St. Francis of Assisi went on a pilgrimage to the Holy Land. When he returned, he found out that two of his vicars has made changes to the Franciscan community. Francis was shocked to find his brothers living in a wealthy monastery in Bolonia. His dream of a community completely dedicated to poverty appeared compromised. He worked the rest of his life to restore this vision.
St. Joan of Arc put all of her faith in God that she had been called to lead the armies of France, expel the English invaders, and place the rightful prince of France on the throne. All of this she did. Her reward: she was betrayed by the man she placed on the throne. He allowed her to be captured by the English, who burned her at the stake as a heretic.
St. Francis Xavier had a life-changing friendship with St. Ignatius of Loyola. Filled with zeal, he wanted to preach the Gospel to mainland China. He was able to go throughout all of Southeast Asia, but he kept missing opportunities to get to his goal. At one point he was on a boat setting sail for mainland China when he remembered he left his essential paperwork at his last port. He waited and waited for the opportunity to preach in mainland China. He died of a fever while waiting.
St. Charles Borromeo wanted to throw a jubilee celebration for his home city of Milan. He worked tirelessly to bring this about until his dream came to fruition. Several people came from all over the region to celebrate. Unfortunately, they also brought with them the plague. Charles emptied out all his and the church’s treasuries to deal with the crisis.
Dorothy Day had a deep conversion to the Catholic faith from her atheistic world-view. Unfortunately, the man she loved and the father of her child, Forster Batterham, refused to come to the Lord. She had to choose God over her romantic love. This caused her so much distress that she had to be hospitalized.
St. Paul met the disciples of Socrates in Athens and was able to explain to them that the Unknown God that the Socrates worshiped was, in fact, Jesus. Despite this, Paul was grieved because he found very few converts in Athens.
St. Peter was the first pope. And yet at Antioch, he behaved so scandalously that Paul had to criticize him in front of the entire Church.
The list goes on and on. I could write an entire book about the failure of the saints.
What is the point?
Failure is a part of the journey.
All things are possible for God (Matt 19:26). With Him there is no limit to what we can accomplish. But some people become discouraged when on the road to righteousness, we stumble. Of course there is the constant struggle of sin, but that isn’t really what I’m talking about here. When we decide to follow God, we may be surprised to find that we still fail at our mission. If God is with us, shouldn’t we have success? Is this because we lack faith?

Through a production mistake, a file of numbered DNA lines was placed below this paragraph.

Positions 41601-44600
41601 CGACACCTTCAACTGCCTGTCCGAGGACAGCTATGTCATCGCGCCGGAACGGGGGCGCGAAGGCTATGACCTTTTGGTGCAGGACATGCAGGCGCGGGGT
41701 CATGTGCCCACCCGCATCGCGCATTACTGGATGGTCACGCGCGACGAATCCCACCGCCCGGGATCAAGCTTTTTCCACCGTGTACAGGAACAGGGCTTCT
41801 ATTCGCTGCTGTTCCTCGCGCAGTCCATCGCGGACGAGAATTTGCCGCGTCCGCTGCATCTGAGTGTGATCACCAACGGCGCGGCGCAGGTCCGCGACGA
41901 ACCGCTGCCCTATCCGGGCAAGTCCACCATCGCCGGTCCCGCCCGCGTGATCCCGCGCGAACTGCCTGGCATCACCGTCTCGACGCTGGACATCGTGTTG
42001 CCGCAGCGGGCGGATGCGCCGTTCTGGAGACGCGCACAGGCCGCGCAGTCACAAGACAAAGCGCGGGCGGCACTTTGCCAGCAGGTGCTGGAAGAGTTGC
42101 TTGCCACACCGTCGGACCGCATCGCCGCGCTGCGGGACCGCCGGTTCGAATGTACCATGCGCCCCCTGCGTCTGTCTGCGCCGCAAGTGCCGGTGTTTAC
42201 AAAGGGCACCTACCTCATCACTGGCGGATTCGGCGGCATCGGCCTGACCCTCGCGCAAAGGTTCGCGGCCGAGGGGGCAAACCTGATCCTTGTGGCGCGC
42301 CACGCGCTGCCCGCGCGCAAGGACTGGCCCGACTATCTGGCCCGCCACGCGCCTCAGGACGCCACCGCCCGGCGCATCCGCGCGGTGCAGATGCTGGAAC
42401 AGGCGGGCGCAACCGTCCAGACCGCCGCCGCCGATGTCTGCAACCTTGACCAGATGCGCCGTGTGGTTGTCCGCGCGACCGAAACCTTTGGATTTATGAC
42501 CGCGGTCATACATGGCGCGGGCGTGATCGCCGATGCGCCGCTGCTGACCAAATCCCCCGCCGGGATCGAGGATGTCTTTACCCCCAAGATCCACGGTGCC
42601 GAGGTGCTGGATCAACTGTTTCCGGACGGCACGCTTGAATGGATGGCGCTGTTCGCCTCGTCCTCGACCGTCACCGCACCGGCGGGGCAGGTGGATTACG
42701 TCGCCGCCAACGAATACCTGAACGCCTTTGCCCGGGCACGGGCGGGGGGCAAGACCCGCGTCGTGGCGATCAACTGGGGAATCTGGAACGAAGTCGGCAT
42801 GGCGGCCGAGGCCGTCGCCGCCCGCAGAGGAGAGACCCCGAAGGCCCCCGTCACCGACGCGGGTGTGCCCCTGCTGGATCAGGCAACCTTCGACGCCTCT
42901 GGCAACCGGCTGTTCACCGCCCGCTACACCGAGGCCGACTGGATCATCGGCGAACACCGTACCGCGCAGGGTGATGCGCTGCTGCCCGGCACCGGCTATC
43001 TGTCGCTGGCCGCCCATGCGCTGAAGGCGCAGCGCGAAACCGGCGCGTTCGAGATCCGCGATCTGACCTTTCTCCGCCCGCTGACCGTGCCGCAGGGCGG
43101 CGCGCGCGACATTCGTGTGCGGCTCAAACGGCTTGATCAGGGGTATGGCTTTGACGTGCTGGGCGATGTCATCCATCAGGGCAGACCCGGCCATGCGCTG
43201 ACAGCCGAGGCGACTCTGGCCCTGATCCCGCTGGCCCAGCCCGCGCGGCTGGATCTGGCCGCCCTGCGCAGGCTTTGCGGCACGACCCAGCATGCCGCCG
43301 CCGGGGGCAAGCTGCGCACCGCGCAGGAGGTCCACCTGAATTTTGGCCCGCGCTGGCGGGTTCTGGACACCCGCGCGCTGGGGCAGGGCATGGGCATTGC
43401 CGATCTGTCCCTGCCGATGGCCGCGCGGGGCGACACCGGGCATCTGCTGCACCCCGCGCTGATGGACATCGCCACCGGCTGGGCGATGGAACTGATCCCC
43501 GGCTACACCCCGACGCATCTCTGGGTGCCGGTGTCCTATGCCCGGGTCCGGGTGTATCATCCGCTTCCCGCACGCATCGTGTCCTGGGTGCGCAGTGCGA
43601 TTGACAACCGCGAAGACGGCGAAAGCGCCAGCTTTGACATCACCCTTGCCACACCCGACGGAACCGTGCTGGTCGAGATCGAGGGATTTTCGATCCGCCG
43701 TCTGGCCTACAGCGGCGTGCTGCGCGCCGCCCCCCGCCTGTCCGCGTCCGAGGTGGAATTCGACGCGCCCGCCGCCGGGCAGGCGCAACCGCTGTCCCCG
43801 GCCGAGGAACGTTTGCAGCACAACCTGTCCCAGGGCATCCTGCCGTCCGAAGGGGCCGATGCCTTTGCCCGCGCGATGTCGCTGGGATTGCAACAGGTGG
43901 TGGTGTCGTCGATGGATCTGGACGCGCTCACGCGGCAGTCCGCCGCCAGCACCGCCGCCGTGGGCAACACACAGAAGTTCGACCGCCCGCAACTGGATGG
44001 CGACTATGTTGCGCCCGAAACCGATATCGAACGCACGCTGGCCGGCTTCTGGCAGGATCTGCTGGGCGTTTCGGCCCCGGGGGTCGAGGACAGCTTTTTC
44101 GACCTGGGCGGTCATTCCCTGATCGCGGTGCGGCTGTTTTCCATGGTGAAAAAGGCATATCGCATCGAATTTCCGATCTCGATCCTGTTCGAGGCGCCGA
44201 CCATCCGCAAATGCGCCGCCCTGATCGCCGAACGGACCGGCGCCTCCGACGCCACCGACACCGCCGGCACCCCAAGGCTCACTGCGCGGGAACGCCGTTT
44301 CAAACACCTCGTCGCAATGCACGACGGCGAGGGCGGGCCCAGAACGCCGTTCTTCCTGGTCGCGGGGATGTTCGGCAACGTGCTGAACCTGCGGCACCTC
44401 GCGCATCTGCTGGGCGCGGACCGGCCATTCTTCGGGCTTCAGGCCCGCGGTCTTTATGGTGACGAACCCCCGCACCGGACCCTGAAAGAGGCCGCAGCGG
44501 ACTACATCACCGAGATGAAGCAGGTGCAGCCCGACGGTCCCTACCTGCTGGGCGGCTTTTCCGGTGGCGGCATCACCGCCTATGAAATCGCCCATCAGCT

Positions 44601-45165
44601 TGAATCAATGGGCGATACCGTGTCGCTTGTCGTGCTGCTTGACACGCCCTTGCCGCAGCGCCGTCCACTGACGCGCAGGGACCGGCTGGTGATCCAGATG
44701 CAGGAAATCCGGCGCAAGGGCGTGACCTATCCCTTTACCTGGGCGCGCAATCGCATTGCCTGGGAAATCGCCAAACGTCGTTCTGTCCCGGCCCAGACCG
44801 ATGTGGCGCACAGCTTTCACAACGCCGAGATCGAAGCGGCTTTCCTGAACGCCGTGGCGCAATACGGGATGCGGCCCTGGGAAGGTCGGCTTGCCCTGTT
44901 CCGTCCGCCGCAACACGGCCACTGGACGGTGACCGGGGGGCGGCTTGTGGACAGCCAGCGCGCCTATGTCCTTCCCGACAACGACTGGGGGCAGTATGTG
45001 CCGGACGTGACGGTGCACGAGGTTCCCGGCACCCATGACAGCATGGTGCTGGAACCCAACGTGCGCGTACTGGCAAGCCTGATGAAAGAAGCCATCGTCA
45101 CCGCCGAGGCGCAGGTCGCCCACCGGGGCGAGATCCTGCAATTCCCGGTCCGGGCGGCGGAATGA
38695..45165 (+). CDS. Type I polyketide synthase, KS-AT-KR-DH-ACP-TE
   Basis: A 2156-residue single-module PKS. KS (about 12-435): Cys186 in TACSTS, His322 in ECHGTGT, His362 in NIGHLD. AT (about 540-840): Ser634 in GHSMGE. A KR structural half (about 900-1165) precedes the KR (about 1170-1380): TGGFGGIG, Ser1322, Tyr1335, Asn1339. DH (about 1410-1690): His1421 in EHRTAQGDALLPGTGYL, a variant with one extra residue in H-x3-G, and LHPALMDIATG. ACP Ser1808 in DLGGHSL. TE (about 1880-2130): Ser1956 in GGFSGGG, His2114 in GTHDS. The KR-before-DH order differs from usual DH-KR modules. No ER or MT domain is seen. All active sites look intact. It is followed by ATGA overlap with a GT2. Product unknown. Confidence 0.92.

I can tell you that I have been teaching Theology for twenty years and I am constantly confronted by my own failures. I have a deep, burning desire to share the love of God with my school community. Often that fire appears to only be barely keeping a few embers warm rather than setting the world on fire. Why is that?
In my case, I’m sure I have a lot of spiritual growth to do. I am not a saint, so there are probably a great deal of spiritual graces I’m failing to bring into my community because of my own lack of holiness.
But even the saints experienced failure. How do we account for their failures if they were holy? There are few things to keep in mind:
1.Failure is a Matter of Perspective.
Did Joan of Arc fail? If her mission was to free France, then no. She could have died gloriously in battle, but then she would have remembered mainly for her military campaigns. But Joan was called to witness to her complete faith in God even when all the powers of the world and the church turn against you. She was true to the end. In fact, she was able to receive the Eucharist before her execution (which proves her conviction was a sham) and was able to look upon a crucifix as she endured her martyrdom. God allowed a perceived failure in order for her to witness to a greater glory.
2.God’s Plans are Not Our Plans
We have plans and ideas and goals. But God knows what will work out better for us and for the world. We are only failures if our plans are not completely surrendered to the Divine Plan. If this wasn’t the case, then Christ would have been a failure, dying abandoned on the cross. But of course this isn’t the case. As Jesus said, “Not my will, but Your will be done!” (Luke 22:42). God’s will was done and Christ mission is not a failure.
The deepest spiritual pitfall on the journey is pride. God’s power can allow for miraculous successes. And this is a great thing. But the person through whom these things are accomplished may make the mistake that the power to change lives comes from themselves and not from God. This could have a much worse effect on the soul of the potential saint. But failure reminds us that we are in constant need of God. This humility is more valuable than any perceived victory. Those we are trying to reach have the freedom to accept or reject the word. We have to remember that any change comes not from us, but God in us.
So do not despair. You will fail, or at least seemingly fail on the faith journey. That is not the fatal thing.
The only fatal thing is to give up.
Copyright 2019, WL Grayson